Roti, Kapda, and Makaan – the entrepreneur’s trilogy

29th Mar 2018
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Entrepreneurship can be a scary step, especially for first-generation entrepreneurs. With no background in doing business, they rarely have a mentor to guide them, funding is an issue, and in some cases, there is little family support.

It’s like taking a deep dive into and then traversing The Drake Passage - the roughest stretch of water in the world. All you have is an idea, a belief in your abilities, and loads of optimism.

The question here is, is that enough? Those of us who feel it isn’t, never take the plunge and the ones who feel it’s good enough go ahead and dive in headlong. So, what is it that holds people back most of the times?

I know many smart and intelligent folks stuck in dead-end jobs that they complain about all the time. They talk about stress at work, about politics, and about nepotism. Rarely have I heard anyone saying they enjoy their work and want to do it for life. Many also talk about entrepreneurship, and how they want to explore it, someday.

According to me, the biggest challenge to take the plunge into entrepreneurship is ‘Timing’. Timing defines everything for an entrepreneur, and that is when the Entrepreneur Trilogy (Roti, Kapda, Makaan) plays the ‘Devil’. And this devil holds solid cards to keep throwing at the aspiring entrepreneur and keep hitting home the ‘timing’ of his/her venture.

Roti: I have recently got married and need to feed my family. I can’t leave my job now. I might be able to survive on an empty stomach, but how do I do that to my family when they are dependent on me and I am the only breadwinner in the family? In other words, according to the Devil, it's bad timing.

Kapda: We have been blessed with a baby, he/she is my priority now, I need to give the child my 100 percent. The child means more food, and clothing, for the little one as it grows. It also means more expenses. How can I deprive my child of a happier and more stable future when I have the means to provide one? I can’t start a new venture now and leave my secure job. In other words, according to the Devil, it's bad timing.

Makaan: My home loan EMI is due. What if I fail as an entrepreneur? How will I pay my EMI? How do I tell my family that they might lose the roof over their head if my venture fails? Can I really ask them to take this risk? Can I move in with my parents at this age? Is it worth taking the risk? In other words, according to the Devil, it's bad timing.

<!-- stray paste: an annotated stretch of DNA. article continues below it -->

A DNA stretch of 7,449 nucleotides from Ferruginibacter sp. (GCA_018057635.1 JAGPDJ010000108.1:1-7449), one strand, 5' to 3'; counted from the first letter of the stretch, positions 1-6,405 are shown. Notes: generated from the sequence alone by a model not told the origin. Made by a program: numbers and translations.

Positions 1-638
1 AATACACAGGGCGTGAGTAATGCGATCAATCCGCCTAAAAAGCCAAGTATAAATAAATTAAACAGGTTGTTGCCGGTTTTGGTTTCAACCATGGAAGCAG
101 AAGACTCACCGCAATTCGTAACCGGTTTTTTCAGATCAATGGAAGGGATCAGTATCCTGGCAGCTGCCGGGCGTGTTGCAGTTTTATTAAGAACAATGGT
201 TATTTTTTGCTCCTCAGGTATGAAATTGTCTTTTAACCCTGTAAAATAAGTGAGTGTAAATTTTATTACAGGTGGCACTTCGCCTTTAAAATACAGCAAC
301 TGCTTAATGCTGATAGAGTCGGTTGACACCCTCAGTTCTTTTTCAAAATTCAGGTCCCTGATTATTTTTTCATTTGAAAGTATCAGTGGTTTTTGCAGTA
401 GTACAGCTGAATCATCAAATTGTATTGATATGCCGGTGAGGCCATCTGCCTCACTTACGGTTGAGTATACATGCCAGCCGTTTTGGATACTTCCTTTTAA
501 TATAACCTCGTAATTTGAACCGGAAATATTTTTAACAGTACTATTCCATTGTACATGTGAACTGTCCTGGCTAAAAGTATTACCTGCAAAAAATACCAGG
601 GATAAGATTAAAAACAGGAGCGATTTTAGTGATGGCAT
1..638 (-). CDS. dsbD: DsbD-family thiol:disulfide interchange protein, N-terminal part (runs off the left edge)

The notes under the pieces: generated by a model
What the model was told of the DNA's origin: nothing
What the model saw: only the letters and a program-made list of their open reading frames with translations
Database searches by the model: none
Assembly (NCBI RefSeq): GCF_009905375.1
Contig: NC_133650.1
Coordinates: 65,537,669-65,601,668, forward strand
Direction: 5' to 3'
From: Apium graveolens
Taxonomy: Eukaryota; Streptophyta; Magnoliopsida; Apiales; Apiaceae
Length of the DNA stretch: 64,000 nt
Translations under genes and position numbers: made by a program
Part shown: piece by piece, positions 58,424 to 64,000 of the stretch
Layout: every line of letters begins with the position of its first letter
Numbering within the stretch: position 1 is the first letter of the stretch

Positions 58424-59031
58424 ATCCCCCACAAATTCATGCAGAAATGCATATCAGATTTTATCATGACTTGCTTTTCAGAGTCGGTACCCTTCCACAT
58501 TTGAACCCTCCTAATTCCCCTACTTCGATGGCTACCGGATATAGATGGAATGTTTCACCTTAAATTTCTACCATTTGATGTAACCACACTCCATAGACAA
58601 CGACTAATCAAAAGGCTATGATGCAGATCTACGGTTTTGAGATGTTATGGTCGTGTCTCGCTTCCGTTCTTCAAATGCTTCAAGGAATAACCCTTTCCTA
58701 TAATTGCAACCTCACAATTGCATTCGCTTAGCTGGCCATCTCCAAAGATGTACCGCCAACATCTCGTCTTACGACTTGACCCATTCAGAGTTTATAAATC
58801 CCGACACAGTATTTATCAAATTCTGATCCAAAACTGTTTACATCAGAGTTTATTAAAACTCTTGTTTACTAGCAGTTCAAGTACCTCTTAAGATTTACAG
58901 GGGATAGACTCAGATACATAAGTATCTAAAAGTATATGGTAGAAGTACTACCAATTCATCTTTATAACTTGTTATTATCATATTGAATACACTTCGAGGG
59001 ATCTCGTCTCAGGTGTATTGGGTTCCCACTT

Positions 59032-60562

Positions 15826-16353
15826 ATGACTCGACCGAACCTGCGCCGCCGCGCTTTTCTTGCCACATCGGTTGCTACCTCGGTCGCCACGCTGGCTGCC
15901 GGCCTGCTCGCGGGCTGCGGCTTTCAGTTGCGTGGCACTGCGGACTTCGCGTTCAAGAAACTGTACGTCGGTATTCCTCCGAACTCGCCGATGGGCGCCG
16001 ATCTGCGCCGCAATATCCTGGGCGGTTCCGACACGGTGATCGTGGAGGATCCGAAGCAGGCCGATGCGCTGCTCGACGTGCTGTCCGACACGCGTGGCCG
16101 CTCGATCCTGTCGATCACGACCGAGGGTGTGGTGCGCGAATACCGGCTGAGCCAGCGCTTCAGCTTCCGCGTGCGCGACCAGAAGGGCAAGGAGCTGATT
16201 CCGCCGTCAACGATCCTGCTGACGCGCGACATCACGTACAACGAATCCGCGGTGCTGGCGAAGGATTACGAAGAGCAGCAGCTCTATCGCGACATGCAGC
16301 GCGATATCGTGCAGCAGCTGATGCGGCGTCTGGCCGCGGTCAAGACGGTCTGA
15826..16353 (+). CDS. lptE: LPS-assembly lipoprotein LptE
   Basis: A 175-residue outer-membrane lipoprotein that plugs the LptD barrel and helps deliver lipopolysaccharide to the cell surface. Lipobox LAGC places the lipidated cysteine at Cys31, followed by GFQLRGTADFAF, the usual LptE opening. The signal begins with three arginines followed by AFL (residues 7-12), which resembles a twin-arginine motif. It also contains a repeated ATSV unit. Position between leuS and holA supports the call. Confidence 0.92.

After some time, the devil comes back in the form of a car loan, credit card debt, personal loans, school fees, college fund, second home etc. It has many tricks up its sleeve, and can keep us going for a lifetime and convince us that entrepreneurship is not for us. But if you believe in your idea, and can make a case against this trilogy, you would have beaten the devil. And yes, the trilogy can be defeated - you just need the courage to do so.

When I meet my friends who have been in the corporate sector all their life, I wonder if they are actually working for the bank (where they are paying their EMIs) and not for the MNC they talk about.

Here’s why we must overpower the devil and take the plunge into entrepreneurship.

The timing might not be always right. In the initial years, sometimes the roti will suffer, sometimes the kapda will, and sometimes the makaan. But most entrepreneurs have gone through this. It’s like a rite of passage that either strengthens their belief in the idea, or helps them realise that they are not cut out for it.

Either way, you would have gone through the litmus test. If it doesn’t work out you always have the option of going back to work for the bank … sorry … MNC.

According to a report published by IRIS Knowledge Foundation in collaboration with UN-HABITAT, India will become the world’s youngest country by 2020, with 64 percent of the population in the working age group.

Will the job market grow correspondingly? The answer is, most likely not. Either people will be forced into entrepreneurship, or the smart ones can start now and create jobs for as many as we can. Entrepreneurship is liberating. Once you have survived the initial few Drake Passage years, you will learn to manage your time more productively and start seeking ROTI again, only this time, it means ‘Return On Time Invested’.

You will realise that beyond a point, it’s just more stuff - more Kapda and more Makaan, it doesn't really bring joy. You will delve deep into the purpose you want to serve, and you will find it.

What will really bring joy is when you know you are instrumental in changing the lives of your team members. Joy comes from being self-reliant. Joy comes from being innovative when life throws you in the deep end. Joy comes from building meaningful relationships, having happy customers, finding opportunities when faced with challenges.

So why not choose entrepreneurship? Think about it as I leave you with this quote...

"Entrepreneurship is like living a few years of your life like most people won’t so that you can spend the rest of your life like most people can’t" - Unknown  

(Disclaimer: The views and opinions expressed in this article are those of the author and do not necessarily reflect the views of YourStory.)

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